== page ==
Graduate students Kasun Amarasinghe and Daniel Marino sit in a computer control room watching readouts from a grinder as it devours bale after bale of corn stover.

An Idaho National Laboratory engineer asks Amarasinghe and Marino if they’d like to make an adjustment. They consult the gauges on their computers, then each other, before giving a nod to increase the speed.

The control room overlooks the Process Development Unit (PDU) — a system of grinders, conveyors, dryers and pellet mills that turns biomass into a processed form ready for conversion into biofuels, bioproducts and/or biopower.

Researchers from industry or academia can run tests of new processing techniques at the PDU, part of the Department of Energy’s Biomass Feedstock National User Facility. Maximizing the efficiency of raw biomass processing could help a budding bioenergy industry grow into a thriving domestic energy source.

Biorefineries currently rely on human operators alone to adjust biomass preprocessing equipment. Human operators often perform well for plants that process gases, liquids or refined solids, but biomass variability poses unique operational challenges.

Biomass — anything from corn stover to wood chips to sorted municipal solid waste — doesn’t flow through machinery as easily and is more variable than, say, grain or oil. Consequently, biofuels producers have faced challenges during biomass preprocessing operations, the step right before the biomass gets turned into fuel.

A single clogged screen, hopper or conveyor belt, or a piece of machinery prematurely worn down by excess silica (i.e., sand), can shut down the entire biorefinery until the problem is fixed. As a result, pioneer commercial-scale biorefineries have struggled to achieve anything close to their production capacity, even two years into startup.

So Amarasinghe, Marino and INL engineers are actually working to overcome one of the biggest barriers facing the bioenergy industry.

The computer scientists from Virginia Commonwealth University are pushing the PDU’s limits. The trick is to maximize the number of bales processed per hour without overloading the machinery and shutting down the system.

Moisture is one of the most important variables. The more moisture contained within the bale, the harder it is to process through the grinder (a hammer mill with screens to limit the flow of oversized material).

Amarasinghe and Marino are making their decisions based on PDU data from hundreds of hours of operation. With those data, they developed computer models that relate process throughput (how much material the system processes per hour) and reliability (how long the system is shut down in the event of a problem). That gives them an estimate of PDU performance.

“This is entirely data driven,” Amarasinghe said. “The information that we’ve gained is immense.”

Kasun Amarasinghe (far left) and Daniel Marino (far right) are working with INL engineers to overcome one of the biggest barriers facing the bioenergy industry.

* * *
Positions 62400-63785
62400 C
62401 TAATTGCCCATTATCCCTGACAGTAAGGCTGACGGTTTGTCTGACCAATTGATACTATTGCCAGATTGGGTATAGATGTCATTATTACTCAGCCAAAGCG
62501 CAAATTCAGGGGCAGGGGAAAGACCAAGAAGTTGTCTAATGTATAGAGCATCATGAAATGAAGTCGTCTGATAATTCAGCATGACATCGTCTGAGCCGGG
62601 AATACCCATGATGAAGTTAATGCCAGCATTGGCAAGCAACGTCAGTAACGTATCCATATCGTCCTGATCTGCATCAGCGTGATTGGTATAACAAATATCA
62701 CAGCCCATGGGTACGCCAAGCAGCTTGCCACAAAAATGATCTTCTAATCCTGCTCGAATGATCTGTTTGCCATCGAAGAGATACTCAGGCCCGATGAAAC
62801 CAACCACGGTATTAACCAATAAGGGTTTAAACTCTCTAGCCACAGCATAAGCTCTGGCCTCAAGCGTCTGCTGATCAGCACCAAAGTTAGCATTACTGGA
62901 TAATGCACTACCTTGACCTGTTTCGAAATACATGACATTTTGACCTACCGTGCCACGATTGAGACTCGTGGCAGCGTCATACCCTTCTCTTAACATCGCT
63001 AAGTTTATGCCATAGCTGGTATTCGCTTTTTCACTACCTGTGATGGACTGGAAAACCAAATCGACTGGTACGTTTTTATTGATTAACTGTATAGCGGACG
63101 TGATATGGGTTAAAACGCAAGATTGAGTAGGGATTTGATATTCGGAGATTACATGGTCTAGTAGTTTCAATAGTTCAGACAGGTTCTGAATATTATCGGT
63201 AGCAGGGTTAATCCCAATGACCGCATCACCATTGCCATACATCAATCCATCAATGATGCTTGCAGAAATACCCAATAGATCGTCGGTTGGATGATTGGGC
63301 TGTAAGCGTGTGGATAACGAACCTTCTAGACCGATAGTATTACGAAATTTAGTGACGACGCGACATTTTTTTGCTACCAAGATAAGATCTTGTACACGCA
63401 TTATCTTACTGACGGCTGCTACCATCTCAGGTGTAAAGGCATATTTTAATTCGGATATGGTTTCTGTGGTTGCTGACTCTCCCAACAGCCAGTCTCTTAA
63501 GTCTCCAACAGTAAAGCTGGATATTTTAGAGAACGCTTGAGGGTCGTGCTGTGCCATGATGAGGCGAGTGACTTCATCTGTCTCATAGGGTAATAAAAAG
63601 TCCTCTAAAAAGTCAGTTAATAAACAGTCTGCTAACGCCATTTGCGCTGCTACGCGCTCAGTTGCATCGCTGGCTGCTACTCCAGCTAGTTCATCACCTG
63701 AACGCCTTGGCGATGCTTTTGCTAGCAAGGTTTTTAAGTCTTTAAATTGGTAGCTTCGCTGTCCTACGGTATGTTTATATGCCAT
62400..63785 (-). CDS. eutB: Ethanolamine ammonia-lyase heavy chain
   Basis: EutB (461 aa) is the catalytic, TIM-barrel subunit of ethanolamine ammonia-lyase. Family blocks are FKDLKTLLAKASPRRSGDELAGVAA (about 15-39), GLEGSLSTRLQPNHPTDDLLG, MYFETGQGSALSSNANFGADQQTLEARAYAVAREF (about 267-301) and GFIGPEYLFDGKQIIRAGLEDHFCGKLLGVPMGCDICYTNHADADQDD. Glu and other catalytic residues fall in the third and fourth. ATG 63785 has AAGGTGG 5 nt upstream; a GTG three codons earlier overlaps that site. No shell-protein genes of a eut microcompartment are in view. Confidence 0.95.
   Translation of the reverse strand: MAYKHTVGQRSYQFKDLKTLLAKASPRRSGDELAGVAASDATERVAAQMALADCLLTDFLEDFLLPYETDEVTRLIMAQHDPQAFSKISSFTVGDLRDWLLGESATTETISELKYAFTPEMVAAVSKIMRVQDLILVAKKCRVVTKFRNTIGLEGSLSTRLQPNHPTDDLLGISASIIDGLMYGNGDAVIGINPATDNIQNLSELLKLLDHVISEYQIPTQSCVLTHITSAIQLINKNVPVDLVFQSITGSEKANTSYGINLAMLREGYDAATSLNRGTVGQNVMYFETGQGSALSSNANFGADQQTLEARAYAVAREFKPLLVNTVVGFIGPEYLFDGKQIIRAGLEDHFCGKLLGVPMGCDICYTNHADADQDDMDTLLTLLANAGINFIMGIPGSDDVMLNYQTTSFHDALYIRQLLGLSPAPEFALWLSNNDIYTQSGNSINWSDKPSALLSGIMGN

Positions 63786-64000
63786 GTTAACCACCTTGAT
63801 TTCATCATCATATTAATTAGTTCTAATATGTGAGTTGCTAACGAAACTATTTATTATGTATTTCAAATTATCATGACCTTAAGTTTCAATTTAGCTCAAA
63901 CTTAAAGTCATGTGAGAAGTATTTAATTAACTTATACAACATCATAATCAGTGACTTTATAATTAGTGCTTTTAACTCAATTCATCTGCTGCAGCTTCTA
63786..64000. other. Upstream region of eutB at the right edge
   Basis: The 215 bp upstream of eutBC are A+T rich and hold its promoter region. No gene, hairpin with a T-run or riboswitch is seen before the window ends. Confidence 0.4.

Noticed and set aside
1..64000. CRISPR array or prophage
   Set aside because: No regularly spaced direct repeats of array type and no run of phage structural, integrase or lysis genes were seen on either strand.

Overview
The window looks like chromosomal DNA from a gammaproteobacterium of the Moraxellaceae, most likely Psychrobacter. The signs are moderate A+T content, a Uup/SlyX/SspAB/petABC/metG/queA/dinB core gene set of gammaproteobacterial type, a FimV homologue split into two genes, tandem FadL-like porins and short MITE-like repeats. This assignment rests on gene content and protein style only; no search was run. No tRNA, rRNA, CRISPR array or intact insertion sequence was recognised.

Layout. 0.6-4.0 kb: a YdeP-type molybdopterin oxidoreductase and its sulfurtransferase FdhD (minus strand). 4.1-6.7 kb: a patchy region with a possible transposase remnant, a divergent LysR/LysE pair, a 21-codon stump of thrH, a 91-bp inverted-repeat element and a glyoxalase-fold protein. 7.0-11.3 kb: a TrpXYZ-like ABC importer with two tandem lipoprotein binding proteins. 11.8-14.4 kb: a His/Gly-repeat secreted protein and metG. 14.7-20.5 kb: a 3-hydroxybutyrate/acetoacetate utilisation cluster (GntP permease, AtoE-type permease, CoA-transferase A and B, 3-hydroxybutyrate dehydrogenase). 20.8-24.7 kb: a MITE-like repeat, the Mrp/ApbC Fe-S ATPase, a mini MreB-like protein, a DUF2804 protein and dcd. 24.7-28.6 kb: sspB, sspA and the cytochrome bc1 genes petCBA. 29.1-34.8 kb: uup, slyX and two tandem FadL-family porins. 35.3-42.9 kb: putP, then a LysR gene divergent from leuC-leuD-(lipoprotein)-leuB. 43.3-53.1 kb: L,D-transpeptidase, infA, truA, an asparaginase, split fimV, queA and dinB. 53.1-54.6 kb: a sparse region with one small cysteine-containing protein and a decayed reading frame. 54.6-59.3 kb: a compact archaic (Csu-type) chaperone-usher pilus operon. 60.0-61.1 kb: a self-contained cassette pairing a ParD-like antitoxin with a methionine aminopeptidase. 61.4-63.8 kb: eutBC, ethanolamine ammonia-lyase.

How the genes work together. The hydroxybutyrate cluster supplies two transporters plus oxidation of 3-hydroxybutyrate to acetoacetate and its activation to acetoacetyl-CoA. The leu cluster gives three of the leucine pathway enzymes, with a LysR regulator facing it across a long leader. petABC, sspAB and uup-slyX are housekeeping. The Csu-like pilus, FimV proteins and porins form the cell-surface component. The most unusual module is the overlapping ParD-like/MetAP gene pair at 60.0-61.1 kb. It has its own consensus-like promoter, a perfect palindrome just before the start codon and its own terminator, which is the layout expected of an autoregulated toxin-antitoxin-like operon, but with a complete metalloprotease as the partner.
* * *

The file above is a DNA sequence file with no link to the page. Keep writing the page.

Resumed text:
The research team aims to soon turn the decision-making process over to a computer. That computer will use a combination of artificial intelligence, computer models, and a system of sensors that detect moisture, dirt and other types of biomass variability to adjust the PDU machinery.

This takes the critical decision-making out of the hands of the human operators. As a result, decisions can be made much more quickly and reliably, thus helping to minimize bottlenecks and downtime.

Even without the artificial intelligence, their models achieved a substantial increase in the PDU’s reliability during the 320-minute test. The system shut down only once, for roughly 13 minutes. An unexpected wet spot in one of the bales clogged a screen.

In this initial test, the PDU was onstream and working 90 percent of the time (90 percent capability).

If the technology behind the PDU’s intelligent, adaptive control system can be disseminated to biorefineries across the U.S., it could improve reliability by augmenting human operators with the rapid analysis capabilities at which computers excel.

These automated systems could have applications well beyond bioenergy. Many industries — especially those that process bulk solids, such as paper manufacturers and agriculture producers — might benefit from a system capable of responding to variable materials automatically and nearly instantaneously.

For Amarasinghe and Marino, one challenge was how to capture the experience and know-how of the PDU’s engineers. “How do you mix data-driven knowledge with expert-driven knowledge?” Amarasinghe asked.

The answer turned out to be fuzzy logic. Where regular logic can only determine an answer to a question as “true” or “false,” fuzzy logic allows for degrees of truth. This is useful for questions such as, “Is this bale low moisture, medium moisture or high moisture?”

“There is not an abrupt transition from low to medium to high, so you need to create intermediate conditions,” Amarasinghe said. To do that, the team assigned “degrees of belonging” for each element. “Then you can expand to more complex systems with additional ‘rules’ determined by the experts. Eventually, it gets complex.”

This type of logic allows the computer to make good decisions when faced with a system as complex as the PDU that is very rapidly processing a material as variable as biomass.

Though a testing of the fully autonomous control system is not scheduled until late September 2018, some within the bioenergy industry have already taken notice. Researchers say at least one major biofuels producer has asked for a tour of the control system in the coming months.


Posted Sept. 6, 2017